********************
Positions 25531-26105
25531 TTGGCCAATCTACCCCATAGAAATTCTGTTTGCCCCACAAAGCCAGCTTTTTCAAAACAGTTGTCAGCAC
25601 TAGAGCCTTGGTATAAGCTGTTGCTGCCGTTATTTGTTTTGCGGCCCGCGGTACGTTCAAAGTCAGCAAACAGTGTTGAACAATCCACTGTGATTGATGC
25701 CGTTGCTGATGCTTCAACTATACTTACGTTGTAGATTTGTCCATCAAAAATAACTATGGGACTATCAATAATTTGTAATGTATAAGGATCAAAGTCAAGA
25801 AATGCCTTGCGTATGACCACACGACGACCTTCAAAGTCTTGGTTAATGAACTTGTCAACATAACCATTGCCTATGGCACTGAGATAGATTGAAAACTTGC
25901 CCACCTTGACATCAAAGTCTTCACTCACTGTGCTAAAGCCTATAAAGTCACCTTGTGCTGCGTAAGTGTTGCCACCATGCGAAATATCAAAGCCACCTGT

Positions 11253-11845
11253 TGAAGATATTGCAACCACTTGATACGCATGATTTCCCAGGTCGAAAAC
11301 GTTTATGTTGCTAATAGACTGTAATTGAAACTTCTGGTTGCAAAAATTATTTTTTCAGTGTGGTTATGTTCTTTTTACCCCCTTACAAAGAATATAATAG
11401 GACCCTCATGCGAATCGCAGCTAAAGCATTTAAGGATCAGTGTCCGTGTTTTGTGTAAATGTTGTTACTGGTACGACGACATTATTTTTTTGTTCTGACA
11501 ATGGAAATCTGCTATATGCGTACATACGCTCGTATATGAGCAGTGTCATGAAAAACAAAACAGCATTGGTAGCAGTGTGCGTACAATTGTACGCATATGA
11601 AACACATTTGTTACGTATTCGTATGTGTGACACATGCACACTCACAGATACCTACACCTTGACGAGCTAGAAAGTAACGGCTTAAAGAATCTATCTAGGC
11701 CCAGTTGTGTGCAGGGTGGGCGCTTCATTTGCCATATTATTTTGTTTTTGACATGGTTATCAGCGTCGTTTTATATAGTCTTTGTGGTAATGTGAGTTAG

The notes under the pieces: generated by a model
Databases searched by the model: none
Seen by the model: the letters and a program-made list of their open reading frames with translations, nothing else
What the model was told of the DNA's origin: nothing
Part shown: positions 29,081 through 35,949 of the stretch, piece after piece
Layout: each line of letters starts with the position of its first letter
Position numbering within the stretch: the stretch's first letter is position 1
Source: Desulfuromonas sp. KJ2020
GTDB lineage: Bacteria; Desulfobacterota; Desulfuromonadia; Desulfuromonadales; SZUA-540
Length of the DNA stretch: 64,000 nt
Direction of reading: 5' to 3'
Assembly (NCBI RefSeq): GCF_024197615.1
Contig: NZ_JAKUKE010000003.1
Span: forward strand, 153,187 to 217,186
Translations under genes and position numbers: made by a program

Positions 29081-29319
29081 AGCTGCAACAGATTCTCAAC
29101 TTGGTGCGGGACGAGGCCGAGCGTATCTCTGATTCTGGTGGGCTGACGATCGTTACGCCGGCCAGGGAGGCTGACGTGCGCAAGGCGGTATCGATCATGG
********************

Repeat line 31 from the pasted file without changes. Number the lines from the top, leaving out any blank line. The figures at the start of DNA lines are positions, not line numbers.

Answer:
29101 TTGGTGCGGGACGAGGCCGAGCGTATCTCTGATTCTGGTGGGCTGACGATCGTTACGCCGGCCAGGGAGGCTGACGTGCGCAAGGCGGTATCGATCATGG